Sickle Cell Center

The Sickle Cell Clinical Program at The Children's Hospital of Philadelphia

Sickle cell disease patients receive routine care in the Hematology Outpatient Clinic on the 4th floor of the Wood building at the Main Hospital and in specialty care centers in King of Prussia, PA and Voorhees, NJ.

The clinics are staffed by a multidisciplinary team of board-certified pediatric hematologists, hematology nurse-specialists, and a social worker. Each patient is assigned a physician who manages his or her outpatient care. Patient and family education is provided at the time of diagnosis and is incorporated into all clinic visits as part of comprehensive care. To make an appointment, call 215-590-3423.

Outpatient and inpatient specialty services

Because sickle cell disease is a complicated condition with various manifestations, a broad range of specialty services are required to meet the needs of children with the disease. Our patients have access to pediatric general surgeons, ophthalmologists and pulmonologists with expertise in the care of patients with sickle cell disease. All work closely with the sickle cell team.

Asthma is common in children with sickle cell disease and the control of asthma may decrease the risk of pulmonary complications. Upper airway symptoms, such as snoring, are also common and specialists in sleep disorders address such issues. Attention to these symptoms may decrease the incidence of acute chest syndrome.

Members of the stroke team work closely with the sickle cell team to provide comprehensive care to our sickle cell patients who are at risk or have experienced cerebrovascular complications, including stroke.

Access to state-of-the-art imaging techniques plays a major role in the care of sickle cell patients. Services include transcranial Doppler studies for stroke prevention, abdominal ultrasound for gallstones, imaging of the bones to evaluate avascular necrosis, and imaging of the brain for detection of silent infarcts.

Imaging techniques are also used to identify chronic organ damage from red cell sickling. Neuropsychological screening is available to help identify problems, which if not adequately addressed, can affect a child's ability to learn. Consultations with a psychiatrist are arranged as needed.

Social work services

Sickle cell disease imposes stress on both patient and family. Social workers at the Sickle Cell Center provide a wide range of services related to psychosocial needs in coping with chronic illness as well as navigation through hospital and insurance systems. Assistance is also provided for school, employment and financial issues and in referrals to community-based and support agencies. When needed, social workers coordinate psychiatric and psychological consultations with specialists within the Hospital.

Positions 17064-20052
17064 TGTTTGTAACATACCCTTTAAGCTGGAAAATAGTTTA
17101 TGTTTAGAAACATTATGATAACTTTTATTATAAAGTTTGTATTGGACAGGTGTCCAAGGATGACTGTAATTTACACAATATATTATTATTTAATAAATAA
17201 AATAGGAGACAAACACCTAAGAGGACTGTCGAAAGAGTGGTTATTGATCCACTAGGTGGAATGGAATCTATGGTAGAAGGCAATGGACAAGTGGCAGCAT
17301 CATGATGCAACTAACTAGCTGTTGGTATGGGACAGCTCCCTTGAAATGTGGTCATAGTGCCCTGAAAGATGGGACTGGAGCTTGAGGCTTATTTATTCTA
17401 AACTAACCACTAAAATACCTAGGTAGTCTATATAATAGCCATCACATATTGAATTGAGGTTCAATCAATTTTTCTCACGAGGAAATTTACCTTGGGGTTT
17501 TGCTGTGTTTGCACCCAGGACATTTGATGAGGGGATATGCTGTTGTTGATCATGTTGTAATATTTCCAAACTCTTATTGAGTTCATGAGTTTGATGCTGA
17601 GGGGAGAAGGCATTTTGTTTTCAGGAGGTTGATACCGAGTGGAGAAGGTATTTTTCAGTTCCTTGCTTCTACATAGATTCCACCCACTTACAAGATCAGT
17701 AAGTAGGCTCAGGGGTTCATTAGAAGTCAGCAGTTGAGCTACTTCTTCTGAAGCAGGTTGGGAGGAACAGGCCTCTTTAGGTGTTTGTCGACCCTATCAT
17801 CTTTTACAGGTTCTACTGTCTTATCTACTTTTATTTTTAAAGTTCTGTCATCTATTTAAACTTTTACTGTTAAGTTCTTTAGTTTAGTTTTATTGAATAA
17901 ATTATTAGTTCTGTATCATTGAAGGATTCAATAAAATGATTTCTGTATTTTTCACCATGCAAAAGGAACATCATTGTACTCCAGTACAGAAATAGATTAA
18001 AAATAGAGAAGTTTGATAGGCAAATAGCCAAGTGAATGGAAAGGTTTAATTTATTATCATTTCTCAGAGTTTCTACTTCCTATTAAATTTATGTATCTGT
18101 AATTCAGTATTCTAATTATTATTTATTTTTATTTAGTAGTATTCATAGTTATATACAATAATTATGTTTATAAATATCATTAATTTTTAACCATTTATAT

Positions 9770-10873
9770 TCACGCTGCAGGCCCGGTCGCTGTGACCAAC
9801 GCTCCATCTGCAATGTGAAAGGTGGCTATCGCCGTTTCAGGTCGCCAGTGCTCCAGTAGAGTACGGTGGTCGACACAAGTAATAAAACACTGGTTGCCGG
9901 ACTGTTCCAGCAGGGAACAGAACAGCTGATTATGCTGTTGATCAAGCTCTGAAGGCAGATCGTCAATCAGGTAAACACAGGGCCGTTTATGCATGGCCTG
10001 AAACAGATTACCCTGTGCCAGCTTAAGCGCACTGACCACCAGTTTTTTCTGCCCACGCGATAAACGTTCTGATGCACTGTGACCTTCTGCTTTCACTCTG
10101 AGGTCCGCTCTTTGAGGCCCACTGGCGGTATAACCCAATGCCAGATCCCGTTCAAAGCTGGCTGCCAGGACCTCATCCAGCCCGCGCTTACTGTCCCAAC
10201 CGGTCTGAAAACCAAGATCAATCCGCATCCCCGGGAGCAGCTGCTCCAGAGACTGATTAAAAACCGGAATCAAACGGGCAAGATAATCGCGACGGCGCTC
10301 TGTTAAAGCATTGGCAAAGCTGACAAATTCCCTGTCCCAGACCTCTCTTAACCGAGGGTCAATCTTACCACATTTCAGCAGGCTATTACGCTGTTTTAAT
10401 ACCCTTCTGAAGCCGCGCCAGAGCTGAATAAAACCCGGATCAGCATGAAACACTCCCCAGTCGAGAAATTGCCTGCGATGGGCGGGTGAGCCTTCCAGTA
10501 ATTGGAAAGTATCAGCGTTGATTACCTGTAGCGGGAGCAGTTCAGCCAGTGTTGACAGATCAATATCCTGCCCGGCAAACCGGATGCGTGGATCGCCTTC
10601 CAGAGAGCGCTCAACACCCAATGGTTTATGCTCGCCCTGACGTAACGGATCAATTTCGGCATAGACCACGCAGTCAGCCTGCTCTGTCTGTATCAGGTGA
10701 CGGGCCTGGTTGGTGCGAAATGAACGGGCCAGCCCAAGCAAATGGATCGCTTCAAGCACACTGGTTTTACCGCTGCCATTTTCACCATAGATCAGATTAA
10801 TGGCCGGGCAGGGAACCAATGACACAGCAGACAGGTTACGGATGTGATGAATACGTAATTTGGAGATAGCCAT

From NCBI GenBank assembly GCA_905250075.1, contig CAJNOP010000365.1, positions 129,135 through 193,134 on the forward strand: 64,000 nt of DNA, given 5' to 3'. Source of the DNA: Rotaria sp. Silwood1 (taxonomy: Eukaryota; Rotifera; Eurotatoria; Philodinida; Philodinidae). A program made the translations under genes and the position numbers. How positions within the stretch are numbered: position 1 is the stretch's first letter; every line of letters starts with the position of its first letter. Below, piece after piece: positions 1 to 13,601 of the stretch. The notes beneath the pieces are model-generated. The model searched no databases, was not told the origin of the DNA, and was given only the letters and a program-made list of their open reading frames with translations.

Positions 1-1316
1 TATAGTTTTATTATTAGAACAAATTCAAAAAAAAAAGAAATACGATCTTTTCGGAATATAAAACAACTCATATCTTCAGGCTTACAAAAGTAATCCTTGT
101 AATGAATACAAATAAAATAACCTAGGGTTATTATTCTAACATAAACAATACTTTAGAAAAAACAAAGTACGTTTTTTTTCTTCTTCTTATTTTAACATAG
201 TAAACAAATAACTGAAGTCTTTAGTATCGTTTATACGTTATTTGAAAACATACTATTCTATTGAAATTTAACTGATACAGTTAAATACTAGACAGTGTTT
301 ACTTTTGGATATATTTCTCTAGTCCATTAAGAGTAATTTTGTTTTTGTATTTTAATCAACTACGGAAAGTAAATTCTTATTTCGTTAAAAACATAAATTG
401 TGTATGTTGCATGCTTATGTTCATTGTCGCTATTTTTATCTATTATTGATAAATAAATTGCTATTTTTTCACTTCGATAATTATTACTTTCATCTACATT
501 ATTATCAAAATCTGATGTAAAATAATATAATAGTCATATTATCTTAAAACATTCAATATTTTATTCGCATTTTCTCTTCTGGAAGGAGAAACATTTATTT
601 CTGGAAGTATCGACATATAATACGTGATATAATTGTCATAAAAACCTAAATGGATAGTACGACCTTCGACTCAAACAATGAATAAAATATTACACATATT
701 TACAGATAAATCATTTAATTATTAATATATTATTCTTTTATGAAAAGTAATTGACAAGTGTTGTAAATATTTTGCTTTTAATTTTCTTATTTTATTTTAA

Twenty-four hour consultations

All parents and patients can reach a hematologist on a 24-hour basis. From 8:30 am - 5:00 pm Monday - Friday, call 215-590-3437.  After 5 pm and on weekends or holidays, please call 215-590-1000. Parents, caretakers, and older patients should call whenever a patient is ill so that they can be directed to an appropriate site for treatment. For acute illness, patients may go to the Hematology Clinic (for minor problems and by appointment), the Hematology Acute Care Unit, or the Emergency Department.

Hematology Acute Care Unit

The Sickle Cell Center's Hematology Acute Care Unit (HACU), which can be reached at 215-590-7311, provides rapid evaluation and treatment for children with blood diseases. Between 7 a.m. and 11 p.m., parents may bypass the Emergency Department and come straight to the HACU at 5 East in the Main Hospital for evaluation and treatment of non-emergent, acute illness. Hematologists and hematology nurse practitioners promptly see the patients to evaluate and initiate management of acute illness. If, after 23 hours in the HACU, the patient is not ready to be managed at home, the child stays on as an inpatient.

Transfusion services

Transfusion services have been developed specifically for sickle cell patients. Chronic blood transfusions, usually every three to four weeks, are provided to prevent recurrence of stroke in a child who has already experienced stroke or to avoid stroke in a child who has been determined to be at risk for stroke. Some people with sickle cell disease receive chronic transfusions to reduce the number of painful episodes or the risk of recurrent acute chest syndrome and other complications.

About 15 percent of sickle cell patients at Children's Hospital are on chronic transfusions. Simple transfusions are provided through the Hematology-Oncology Day Hospital adjacent to the Oncology Clinic on the 4th floor of the Wood Building at the Main Hospital.

Automated exchange transfusion, given on the Apheresis Unit, is the preferred method of transfusion for those on chronic transfusions to avoid iron accumulation. When possible, blood is used from a special blood donor program developed at Children's Hospital in cooperation with the American Red Cross Penn-Jersey Region.

Newborn screening and genetic counseling

The program also serves as a center for newborn testing for sickle cell disease, genetic counseling and treatment following newborn screening.

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